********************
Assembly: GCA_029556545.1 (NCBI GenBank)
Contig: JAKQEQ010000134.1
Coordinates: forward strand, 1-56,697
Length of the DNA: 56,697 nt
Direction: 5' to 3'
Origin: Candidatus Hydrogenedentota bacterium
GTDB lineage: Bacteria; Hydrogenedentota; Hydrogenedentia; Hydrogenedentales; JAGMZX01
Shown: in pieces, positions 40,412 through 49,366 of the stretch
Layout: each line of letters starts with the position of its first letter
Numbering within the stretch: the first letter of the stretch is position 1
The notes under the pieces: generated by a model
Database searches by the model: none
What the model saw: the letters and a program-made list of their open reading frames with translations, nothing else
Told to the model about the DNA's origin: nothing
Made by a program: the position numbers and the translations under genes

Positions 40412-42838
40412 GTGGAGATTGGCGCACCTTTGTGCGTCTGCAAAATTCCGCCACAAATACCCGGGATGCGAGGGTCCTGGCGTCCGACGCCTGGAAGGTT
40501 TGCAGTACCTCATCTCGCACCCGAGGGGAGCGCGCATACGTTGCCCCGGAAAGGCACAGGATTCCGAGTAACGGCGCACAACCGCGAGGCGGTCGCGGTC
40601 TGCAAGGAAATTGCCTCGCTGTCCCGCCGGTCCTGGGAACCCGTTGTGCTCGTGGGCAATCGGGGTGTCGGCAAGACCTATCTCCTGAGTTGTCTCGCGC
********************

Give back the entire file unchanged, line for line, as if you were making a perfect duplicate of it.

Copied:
Assembly: GCA_029556545.1 (NCBI GenBank)
Contig: JAKQEQ010000134.1
Coordinates: forward strand, 1-56,697
Length of the DNA: 56,697 nt
Direction: 5' to 3'
Origin: Candidatus Hydrogenedentota bacterium
GTDB lineage: Bacteria; Hydrogenedentota; Hydrogenedentia; Hydrogenedentales; JAGMZX01
Shown: in pieces, positions 40,412 through 49,366 of the stretch
Layout: each line of letters starts with the position of its first letter
Numbering within the stretch: the first letter of the stretch is position 1
The notes under the pieces: generated by a model
Database searches by the model: none
What the model saw: the letters and a program-made list of their open reading frames with translations, nothing else
Told to the model about the DNA's origin: nothing
Made by a program: the position numbers and the translations under genes

Positions 40412-42838
40412 GTGGAGATTGGCGCACCTTTGTGCGTCTGCAAAATTCCGCCACAAATACCCGGGATGCGAGGGTCCTGGCGTCCGACGCCTGGAAGGTT
40501 TGCAGTACCTCATCTCGCACCCGAGGGGAGCGCGCATACGTTGCCCCGGAAAGGCACAGGATTCCGAGTAACGGCGCACAACCGCGAGGCGGTCGCGGTC
40601 TGCAAGGAAATTGCCTCGCTGTCCCGCCGGTCCTGGGAACCCGTTGTGCTCGTGGGCAATCGGGGTGTCGGCAAGACCTATCTCCTGAGTTGTCTCGCGC